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Rossiter Worthington Raymond

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Rossiter Worthington Raymond (1840-1918)

1919 Obituary [1]

ROSSITER WORTHINGTON RAYMOND, Honorary Member, died suddenly, of heart failure, at his home in Brooklyn, N.Y., on December 31, 1918. He was born in Cincinnati, Ohio, on April 27, 1840. He was of English descent, his earliest American ancestor on the paternal side, Richard Raymond, having emigrated from England and settled at Salem, Mass., about 1632 ; while on his mother's side he was descended from well-known New England families. He received his early education in the common schools of Syracuse, and in 1857 entered the Brooklyn Polytechnic Institute, graduating from that institution in 1858. He spent the ensuing three years in professional study at the Royal Mining Academy, Freiberg, Saxony, and at the Heidelberg and Munich Universities. Returning to the United States in 1861 he entered the Federal Army and served as aide-de-camp, with the rank of captain, on the staff of Major-General J. C. Fremont.

From 1864 to 1868 he engaged in practice as a consulting mining engineer and metallurgist in New York City, and in the latter year was appointed United States Commissioner of Mining Statistics, which position he held until 1876, issuing each year " Reports on the Mineral Resources of the United States West of the Rocky Mountains " (8 vols., Washington, 1869-76).

In 1873 he was appointed United States Commissioner to the Vienna International Exhibition and as such delivered at Vienna addresses at the International Convention on Patent Law and the International Meeting of Geologists, and an address at the meeting of the Iron and Steel Institute in Liege. From 1875 to 1895 he was associated as consulting engineer with the firm of Cooper, Hewitt and Co., owners of the New Jersey Steel and Iron Company, the Trenton Iron Company, the Durham and the Ringwood Iron Works, as well as numerous coal and iron mines. As President of the Alliance Coal Company and director of the Lehigh and Wilkesbarre Coal Company, his articles on "Labour and Law," published in the Engineering and Mining Journal at the time of the Homestead riots, attracted wide attention.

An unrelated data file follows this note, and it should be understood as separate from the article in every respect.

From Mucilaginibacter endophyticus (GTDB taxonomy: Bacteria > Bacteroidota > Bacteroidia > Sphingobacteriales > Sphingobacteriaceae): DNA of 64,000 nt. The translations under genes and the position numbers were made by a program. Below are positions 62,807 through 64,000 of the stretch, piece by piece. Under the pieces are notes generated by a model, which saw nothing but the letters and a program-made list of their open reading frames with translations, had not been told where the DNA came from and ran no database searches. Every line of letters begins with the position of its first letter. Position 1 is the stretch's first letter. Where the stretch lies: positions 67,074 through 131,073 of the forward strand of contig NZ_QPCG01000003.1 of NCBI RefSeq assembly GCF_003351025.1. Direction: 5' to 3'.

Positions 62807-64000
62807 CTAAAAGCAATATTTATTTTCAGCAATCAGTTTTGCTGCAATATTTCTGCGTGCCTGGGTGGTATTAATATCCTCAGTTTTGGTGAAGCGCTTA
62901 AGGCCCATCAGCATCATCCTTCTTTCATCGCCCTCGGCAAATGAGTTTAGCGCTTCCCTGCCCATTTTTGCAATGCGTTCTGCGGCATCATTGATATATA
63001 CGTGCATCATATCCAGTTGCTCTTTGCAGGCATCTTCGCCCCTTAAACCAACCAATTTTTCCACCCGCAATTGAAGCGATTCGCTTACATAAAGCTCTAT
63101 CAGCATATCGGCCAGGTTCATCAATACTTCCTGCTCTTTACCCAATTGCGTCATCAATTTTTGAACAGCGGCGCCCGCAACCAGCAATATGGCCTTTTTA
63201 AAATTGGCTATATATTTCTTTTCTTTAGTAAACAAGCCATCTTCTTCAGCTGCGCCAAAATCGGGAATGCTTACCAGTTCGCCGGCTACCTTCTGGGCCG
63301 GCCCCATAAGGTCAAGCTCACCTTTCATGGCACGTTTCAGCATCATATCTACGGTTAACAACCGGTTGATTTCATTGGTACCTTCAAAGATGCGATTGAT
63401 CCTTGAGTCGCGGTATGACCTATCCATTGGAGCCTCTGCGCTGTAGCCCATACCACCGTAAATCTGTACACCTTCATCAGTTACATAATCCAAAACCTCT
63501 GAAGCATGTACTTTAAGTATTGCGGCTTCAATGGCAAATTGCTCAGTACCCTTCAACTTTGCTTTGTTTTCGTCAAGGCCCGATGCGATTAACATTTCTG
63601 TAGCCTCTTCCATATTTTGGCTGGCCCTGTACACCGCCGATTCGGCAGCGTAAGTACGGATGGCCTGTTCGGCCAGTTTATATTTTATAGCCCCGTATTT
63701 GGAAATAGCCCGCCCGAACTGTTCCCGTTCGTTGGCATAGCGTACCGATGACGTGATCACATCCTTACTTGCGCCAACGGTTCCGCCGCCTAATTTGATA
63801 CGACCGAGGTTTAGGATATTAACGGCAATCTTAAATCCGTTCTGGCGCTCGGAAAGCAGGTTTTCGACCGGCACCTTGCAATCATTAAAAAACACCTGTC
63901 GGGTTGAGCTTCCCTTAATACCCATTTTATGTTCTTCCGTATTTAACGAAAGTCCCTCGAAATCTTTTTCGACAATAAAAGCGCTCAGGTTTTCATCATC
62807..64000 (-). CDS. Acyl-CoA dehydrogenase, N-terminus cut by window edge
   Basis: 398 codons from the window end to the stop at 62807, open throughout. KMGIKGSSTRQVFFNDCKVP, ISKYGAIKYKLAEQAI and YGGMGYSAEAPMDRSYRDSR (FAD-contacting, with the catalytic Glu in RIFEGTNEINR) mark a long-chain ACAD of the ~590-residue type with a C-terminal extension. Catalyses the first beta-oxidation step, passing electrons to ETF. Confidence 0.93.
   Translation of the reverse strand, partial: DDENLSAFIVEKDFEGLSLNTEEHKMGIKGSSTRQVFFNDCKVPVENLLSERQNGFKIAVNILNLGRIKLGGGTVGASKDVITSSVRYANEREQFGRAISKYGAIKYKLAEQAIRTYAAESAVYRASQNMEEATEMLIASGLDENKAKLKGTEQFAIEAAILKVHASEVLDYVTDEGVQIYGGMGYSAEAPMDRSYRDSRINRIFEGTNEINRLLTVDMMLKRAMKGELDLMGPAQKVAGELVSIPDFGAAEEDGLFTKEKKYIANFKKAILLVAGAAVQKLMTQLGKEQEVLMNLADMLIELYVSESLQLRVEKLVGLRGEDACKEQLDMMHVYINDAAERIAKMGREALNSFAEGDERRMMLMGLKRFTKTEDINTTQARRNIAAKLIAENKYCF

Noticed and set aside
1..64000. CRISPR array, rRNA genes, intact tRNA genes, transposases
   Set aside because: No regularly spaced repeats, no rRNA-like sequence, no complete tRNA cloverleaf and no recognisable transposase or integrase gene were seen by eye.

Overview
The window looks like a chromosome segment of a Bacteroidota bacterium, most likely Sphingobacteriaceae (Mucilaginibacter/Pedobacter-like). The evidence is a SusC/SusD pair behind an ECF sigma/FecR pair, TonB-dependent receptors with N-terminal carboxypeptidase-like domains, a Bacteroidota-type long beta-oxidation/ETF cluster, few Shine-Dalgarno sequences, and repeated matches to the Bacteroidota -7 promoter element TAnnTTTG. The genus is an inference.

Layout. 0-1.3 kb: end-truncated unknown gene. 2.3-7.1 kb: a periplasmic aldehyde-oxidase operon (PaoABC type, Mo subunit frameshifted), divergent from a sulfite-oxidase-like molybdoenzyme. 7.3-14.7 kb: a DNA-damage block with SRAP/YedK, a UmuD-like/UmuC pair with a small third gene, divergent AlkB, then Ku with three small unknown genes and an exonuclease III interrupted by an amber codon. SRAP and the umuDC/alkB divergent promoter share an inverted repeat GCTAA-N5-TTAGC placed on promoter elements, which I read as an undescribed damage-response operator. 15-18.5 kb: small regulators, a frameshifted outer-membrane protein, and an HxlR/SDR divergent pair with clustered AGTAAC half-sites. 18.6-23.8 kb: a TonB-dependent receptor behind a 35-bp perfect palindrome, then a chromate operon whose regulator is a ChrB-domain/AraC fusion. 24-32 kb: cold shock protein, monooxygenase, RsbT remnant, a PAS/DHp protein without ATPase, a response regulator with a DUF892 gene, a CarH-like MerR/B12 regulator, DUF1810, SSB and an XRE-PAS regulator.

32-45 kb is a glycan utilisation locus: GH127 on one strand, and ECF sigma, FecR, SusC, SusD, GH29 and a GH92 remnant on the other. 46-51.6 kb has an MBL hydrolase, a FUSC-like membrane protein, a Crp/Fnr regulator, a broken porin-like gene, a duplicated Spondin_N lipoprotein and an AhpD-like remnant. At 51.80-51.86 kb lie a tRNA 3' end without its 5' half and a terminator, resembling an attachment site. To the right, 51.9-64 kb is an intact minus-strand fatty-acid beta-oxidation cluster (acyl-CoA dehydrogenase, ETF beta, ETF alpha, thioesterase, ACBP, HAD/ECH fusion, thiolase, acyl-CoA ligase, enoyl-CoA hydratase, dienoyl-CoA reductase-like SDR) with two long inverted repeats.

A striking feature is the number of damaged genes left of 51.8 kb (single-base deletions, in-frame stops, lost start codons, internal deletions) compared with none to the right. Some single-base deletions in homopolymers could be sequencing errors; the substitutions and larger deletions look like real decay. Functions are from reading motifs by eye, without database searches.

From 1885 to 1889 he was one of the three New York State Commissioners of Electric Subways for the city of Brooklyn, and served as member and secretary of the 3oard. He then became consulting engineer to the New York and New Jersey Telephone Company. In 1898 he was admitted to the bar of the Supreme Court of New York State and of the Federal District and Circuit Courts, his practice being confined to cases involving either mining or patent law. In 1903 he • was lecturer on mining law at Columbia University. He was the editor of the American Journal of Mining from 1867 to 1868, of the same periodical under the title of Engineering and Mining Journal from 1868 to 1890. In 1884 he prepared for the United States Geological Survey an historical sketch of mining law, which was subsequently translated into German and published in full by the Journal des Bergrechts.

He was an honorary member of the Societe des Ingenieurs de France, the Institution of Mining and Metallurgy, the Mining Society of Nova Scotia, and the Australasian Institute of Mining Engineers. He received the degree of Ph.D. from Lafayette College in 1868 and that of LL.D. from Lehigh University in 1906. An original member of the American Institute of Mining Engineers, he served as its Vice- President, President, and from 1884 to 1911 acted as Secretary. At the time of his death he served as Secretary Emeritus. In 1911 he received from the Mikado of Japan the distinction of Chevalier of the Order of the Rising Sun for eminent services to the industry of Japan.

He was elected an honorary member of the Iron and Steel Institute in 1904.

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